Background. Self-reported depressive symptoms among the elderly have generated considerable interest because they are readily available measures of overall well-being in a population often thought to be at special risk for mental disorder.
Method. The heritability of depression symptoms was investigated in a sample of 2169 pairs of Danish twins (1033 MZ and 1136 same sex DZ) ranging in age from 45 to over 95. Twins completed an interview assessment that identified symptoms of depression, which were scored on Affective, Somatic and Total scales.
Results. Overall heritability estimates (a2) for the Affective (a2 = 0.27, (95% CI 0.22–0.32)). Somatic (a2 = 0.26, (0.21–0.32)), and Total (a2 = 0.29, (0.22–0.34)) scales were all moderate, statistically significant and similar to results from other studies. To assess possible variations in heritability across the wide age span, the sample was stratified into age groups in increments of 10 years. The magnitude of heritable influence did not vary significantly with age or sex. Somatic scale heritability tended to be greater for females than for males, though this difference was not statistically significant. The genetic correlation between the Affective and Somatic scales was 0.71, suggesting substantial common genetic origins.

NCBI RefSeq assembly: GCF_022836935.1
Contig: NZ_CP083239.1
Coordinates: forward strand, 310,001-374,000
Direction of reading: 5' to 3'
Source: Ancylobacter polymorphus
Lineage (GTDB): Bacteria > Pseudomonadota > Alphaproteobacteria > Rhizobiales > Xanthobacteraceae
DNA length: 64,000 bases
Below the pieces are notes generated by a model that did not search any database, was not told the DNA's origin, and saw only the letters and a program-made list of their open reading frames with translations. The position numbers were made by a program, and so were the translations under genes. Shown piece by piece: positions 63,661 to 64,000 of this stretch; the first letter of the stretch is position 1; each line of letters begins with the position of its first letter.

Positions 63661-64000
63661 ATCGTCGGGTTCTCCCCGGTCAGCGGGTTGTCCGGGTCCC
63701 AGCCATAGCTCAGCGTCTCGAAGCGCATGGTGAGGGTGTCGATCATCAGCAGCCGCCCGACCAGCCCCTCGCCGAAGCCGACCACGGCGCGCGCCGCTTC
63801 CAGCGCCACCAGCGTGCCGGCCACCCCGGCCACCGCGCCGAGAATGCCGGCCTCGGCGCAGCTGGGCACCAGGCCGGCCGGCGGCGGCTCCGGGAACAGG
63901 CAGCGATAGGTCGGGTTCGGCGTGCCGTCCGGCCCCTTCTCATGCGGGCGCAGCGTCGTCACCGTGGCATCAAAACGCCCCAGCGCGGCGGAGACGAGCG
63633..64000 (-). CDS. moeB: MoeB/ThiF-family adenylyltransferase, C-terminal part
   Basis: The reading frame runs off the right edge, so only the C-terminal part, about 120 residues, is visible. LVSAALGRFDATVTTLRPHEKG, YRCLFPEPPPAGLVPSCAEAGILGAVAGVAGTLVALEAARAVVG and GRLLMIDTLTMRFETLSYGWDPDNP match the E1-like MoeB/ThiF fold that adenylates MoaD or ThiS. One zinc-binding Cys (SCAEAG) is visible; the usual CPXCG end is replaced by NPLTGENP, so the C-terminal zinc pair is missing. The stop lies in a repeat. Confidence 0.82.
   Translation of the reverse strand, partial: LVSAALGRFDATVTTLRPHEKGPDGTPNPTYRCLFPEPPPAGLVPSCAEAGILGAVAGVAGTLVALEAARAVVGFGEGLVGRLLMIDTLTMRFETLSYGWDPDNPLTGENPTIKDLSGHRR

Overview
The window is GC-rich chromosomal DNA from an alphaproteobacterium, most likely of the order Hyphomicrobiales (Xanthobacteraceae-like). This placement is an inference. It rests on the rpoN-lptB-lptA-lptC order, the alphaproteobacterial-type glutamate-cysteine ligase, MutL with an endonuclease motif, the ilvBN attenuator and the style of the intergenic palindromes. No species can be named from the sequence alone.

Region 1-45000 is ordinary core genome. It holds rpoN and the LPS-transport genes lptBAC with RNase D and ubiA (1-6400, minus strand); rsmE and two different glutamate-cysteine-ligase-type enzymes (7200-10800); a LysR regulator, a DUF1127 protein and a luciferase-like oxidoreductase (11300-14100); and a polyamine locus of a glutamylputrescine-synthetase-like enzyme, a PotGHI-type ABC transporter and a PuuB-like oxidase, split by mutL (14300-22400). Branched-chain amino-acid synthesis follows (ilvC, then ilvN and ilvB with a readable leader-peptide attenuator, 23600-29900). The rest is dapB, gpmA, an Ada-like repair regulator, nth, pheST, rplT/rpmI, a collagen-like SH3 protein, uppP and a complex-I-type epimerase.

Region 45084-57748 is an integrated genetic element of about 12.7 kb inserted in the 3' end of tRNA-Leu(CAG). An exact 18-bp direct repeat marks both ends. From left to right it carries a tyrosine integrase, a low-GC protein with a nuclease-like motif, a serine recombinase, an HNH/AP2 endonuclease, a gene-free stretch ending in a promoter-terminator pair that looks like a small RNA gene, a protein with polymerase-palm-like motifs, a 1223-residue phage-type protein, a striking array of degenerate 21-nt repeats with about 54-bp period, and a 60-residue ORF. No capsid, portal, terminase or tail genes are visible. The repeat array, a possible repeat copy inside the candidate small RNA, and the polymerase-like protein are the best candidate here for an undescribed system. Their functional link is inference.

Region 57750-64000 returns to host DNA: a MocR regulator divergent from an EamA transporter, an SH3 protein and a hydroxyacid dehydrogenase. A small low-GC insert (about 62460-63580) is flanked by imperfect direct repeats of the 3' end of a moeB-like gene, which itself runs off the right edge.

Conclusions. Though the frequency of self-reported depressive symptoms increased with age in this sample, their heritability did not.